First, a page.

Eric Posner, the Kirkland & Ellis Professor of Law in the Law School, participated in a mock negotiation between U.S. and Canadian international relations experts, regarding the future of the Northwest Passage and boundary waters in the Arctic Ocean between Alaska and Canada. According to a Tuesday, Feb. 19 article in the National Post, the negotiators urged the two countries to expedite a resolution and their actions to identify shipping lanes, harmonize navigation rules, coordinate search-and-rescue protocols, collaborate to prevent or clean up oil spills, and share surveillance information across the polar frontiers of Alaska and Canada. Posner is an expert in international law and arbitration.

    Recipe for success?

    Alumnus Nick Meriggioli (A.B.,’85, M.B.A.,’87) was the subject of a Crain’s Chicago Business article published Monday, Feb. 18. The article described Meriggioli’s newest project to reformulate the recipe for one of America’s famous beef franks as President of Oscar Mayer, a division of Kraft Foods Inc. As the business culture changes at Kraft Foods, with division heads now accountable for sales growth and market shares, Meriggioli’s recipe for success will have to prove itself in profits. “This is a very big change, and nothing is bigger for Oscar Mayer than hot dogs. The decision to improve the quality of our beef hot dog was to set us apart from our competition,” said Meriggioli.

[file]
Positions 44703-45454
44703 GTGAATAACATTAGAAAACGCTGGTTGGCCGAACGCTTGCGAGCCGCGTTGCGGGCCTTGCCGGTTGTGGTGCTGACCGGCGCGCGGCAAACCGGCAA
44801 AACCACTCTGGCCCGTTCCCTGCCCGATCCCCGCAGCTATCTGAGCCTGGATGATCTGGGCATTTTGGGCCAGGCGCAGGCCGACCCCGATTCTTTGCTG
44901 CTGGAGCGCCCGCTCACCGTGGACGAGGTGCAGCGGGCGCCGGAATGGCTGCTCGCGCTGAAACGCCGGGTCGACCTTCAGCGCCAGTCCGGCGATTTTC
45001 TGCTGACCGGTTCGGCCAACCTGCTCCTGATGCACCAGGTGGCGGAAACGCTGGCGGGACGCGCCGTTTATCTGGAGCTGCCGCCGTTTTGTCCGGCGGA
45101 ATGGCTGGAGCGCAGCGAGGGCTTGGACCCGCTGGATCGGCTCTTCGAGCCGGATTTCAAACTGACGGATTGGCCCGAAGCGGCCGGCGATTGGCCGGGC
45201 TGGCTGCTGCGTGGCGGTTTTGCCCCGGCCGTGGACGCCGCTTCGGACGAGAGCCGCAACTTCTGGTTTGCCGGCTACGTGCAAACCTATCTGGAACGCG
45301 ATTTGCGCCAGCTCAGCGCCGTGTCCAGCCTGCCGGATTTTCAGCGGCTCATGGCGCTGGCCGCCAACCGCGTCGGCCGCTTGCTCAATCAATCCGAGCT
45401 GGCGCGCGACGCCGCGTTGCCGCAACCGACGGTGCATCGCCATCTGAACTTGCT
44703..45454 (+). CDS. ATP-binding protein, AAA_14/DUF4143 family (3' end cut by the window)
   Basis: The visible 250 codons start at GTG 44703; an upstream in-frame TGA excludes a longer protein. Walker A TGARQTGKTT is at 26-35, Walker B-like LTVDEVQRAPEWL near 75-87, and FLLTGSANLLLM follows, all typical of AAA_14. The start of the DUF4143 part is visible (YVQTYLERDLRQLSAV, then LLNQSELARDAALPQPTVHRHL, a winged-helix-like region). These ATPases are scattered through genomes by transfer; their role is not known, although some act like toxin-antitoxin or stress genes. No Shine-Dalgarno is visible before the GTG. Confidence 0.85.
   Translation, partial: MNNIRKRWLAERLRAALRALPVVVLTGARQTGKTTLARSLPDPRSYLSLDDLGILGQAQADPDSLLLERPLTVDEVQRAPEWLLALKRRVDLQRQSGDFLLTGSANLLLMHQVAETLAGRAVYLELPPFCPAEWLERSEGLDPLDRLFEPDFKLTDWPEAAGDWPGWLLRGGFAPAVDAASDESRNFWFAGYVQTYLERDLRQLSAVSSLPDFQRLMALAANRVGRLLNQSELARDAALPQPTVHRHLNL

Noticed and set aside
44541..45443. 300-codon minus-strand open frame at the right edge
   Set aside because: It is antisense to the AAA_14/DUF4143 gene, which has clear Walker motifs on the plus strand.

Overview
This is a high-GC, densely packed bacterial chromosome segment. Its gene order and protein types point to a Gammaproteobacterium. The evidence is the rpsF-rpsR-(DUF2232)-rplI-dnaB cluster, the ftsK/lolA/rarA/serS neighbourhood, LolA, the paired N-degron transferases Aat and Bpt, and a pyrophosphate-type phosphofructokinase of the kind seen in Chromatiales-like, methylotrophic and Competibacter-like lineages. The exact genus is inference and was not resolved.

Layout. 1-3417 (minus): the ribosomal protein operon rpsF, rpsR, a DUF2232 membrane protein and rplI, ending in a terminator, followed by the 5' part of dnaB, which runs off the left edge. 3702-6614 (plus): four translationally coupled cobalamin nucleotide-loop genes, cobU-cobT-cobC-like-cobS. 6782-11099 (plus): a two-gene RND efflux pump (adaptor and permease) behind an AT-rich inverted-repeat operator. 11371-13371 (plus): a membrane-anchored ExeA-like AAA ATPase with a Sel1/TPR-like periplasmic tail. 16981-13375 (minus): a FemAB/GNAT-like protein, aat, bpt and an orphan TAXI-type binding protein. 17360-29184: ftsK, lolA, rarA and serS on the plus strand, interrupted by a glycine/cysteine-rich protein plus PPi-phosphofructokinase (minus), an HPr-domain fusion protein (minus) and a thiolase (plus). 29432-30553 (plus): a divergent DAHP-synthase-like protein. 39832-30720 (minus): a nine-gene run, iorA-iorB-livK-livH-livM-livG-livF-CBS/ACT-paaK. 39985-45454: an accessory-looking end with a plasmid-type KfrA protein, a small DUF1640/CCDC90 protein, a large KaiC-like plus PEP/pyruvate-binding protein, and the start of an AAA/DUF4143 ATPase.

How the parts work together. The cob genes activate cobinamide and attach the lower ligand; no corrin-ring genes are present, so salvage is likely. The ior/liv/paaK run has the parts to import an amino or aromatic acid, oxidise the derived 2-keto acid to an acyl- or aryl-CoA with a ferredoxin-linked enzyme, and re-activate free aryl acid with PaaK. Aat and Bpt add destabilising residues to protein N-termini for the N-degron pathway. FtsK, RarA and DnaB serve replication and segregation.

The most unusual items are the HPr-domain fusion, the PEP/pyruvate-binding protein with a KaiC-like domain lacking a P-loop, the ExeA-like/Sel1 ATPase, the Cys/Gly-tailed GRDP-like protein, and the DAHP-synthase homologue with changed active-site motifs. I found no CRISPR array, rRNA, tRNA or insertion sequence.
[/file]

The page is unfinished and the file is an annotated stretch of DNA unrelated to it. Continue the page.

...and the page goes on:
Martha Nussbaum

    ‘Equal respect and fair play’